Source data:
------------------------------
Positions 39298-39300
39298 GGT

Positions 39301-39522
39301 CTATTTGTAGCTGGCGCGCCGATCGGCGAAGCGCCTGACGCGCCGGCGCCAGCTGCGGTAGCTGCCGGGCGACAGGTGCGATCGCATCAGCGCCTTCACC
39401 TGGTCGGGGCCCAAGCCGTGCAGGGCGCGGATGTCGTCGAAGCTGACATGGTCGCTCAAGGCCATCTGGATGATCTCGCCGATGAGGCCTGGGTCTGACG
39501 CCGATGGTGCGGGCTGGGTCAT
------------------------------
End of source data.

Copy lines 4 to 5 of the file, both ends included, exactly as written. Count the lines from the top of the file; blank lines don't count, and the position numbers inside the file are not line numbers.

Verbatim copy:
39301 CTATTTGTAGCTGGCGCGCCGATCGGCGAAGCGCCTGACGCGCCGGCGCCAGCTGCGGTAGCTGCCGGGCGACAGGTGCGATCGCATCAGCGCCTTCACC
39401 TGGTCGGGGCCCAAGCCGTGCAGGGCGCGGATGTCGTCGAAGCTGACATGGTCGCTCAAGGCCATCTGGATGATCTCGCCGATGAGGCCTGGGTCTGACG